Professional Development Funds

In every bargaining round the benefit issue on which we get the most comments from members in person and in our survey is the Professional Development Fund. No wonder. Our PD is the lowest in British Columbia, and among the lowest in Canada.

Tuition Fee Waiver Proposals

We have two proposals for the tuition fee waiver benefit in Article 7.08 of Part 2 of the Collective Agreement: allowing spouses to qualify for the waiver and protecting the waiver for faculty member dependents enrolled at the University should the parent die during the student’s enrollment.

Promotion and Tenure Procedures

We have a number of specific issues pertaining to promotion and tenure procedures, some of which are technical and not contentious, but two are quite substantive, and we have not yet been able to reach agreement on any changes to the current language. This has been disappointing.

Why Workload Matters

Prior to the 2010 Bargaining Round the Association conducted its usual survey of its members. In that round, responding to many comments we had been receiving from members, we inserted a special section in the survey on workload. What we found was significant dissatisfaction with the transparency and equity of workload assignments, as well as a concern that many members were suffering from unhealthy workloads and difficult work-life balance challenges. At that time we developed a proposal to the University on faculty workload that aimed to make sure that our members would experience a healthy and productive work environment, with workloads assigned collegially, fairly and equitably. We based our proposal on workload language at other universities like the University of Toronto, Western and Queens, but particularly focussed on the University of Toronto.

Lecturer Appointments and Reappointments

The Association has several proposals that relate to Lecturers but some pertain to workloads which will be covered in different blogs. In this blog we are focussing on their appointments and reappointments.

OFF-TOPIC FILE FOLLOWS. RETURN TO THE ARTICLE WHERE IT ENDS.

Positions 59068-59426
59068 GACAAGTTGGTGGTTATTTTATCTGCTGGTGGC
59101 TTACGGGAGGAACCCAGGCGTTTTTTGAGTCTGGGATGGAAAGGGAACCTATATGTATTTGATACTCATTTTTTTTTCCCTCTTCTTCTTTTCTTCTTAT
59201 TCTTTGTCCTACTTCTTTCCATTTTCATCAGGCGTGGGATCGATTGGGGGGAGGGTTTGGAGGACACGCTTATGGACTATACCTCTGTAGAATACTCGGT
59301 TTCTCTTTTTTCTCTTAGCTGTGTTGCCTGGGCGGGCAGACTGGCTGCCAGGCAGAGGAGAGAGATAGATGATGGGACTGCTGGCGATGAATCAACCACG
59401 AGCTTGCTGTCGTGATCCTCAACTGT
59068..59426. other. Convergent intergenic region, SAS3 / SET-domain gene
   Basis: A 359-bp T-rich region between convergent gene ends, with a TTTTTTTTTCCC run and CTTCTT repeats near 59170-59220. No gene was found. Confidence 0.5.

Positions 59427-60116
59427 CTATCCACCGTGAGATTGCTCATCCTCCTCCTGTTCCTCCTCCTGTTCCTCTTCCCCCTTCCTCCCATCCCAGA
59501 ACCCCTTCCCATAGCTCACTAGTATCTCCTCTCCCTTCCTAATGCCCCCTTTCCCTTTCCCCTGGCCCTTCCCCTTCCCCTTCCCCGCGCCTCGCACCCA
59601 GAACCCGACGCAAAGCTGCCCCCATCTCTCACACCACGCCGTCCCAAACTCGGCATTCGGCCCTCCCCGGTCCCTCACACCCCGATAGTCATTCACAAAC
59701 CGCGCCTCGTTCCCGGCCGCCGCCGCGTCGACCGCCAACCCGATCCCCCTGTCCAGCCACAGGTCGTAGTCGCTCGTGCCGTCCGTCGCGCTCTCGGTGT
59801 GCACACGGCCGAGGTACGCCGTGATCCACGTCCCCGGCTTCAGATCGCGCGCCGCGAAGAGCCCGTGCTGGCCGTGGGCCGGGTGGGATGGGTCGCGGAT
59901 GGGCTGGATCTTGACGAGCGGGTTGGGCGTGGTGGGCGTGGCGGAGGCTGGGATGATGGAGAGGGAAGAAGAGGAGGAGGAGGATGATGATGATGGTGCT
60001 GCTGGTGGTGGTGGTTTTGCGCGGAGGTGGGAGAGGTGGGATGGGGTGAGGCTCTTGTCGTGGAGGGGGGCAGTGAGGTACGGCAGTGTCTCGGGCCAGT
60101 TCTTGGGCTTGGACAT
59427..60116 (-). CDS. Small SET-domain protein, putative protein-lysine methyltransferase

Sessionals: Appointments and Salaries

The Association has a number of proposals that relate to Sessionals but many pertain to benefits or workloads, which will be covered in different blogs. In this blog we are focussing on two other issues: right to accrue work and salary.

Benefit Cuts for Members Past Age 71

Members who continue to work past the age of 71 lose health and welfare benefits provided by the University, as well as the 10 percent equivalent of their salary that the University contributes into the Faculty Pension Plan. These conditions result in a significant drop in the total compensation members receive from the University once they turn 71.

General Wage Increase (GWI) Proposal Explained

Price Inflation

The purpose of the general wage increase (GWI), as Arbitrator Taylor put it, is “to keep pace with inflation and the general state of salaries elsewhere.” [2013 arbitration decision, UBC vs UBCFA, paragraph 111, page 51]. The Collective Agreement Part 1, Article 11.02eii)actually refers to two different price inflation rates: changes in the Vancouver and Canadian Consumer Price Indices. However for purposes of analysis and prediction it is sufficient to look only at a single index. We explain our proposed general increase below.

UPDATE: University Proposes to Implement PTR Increases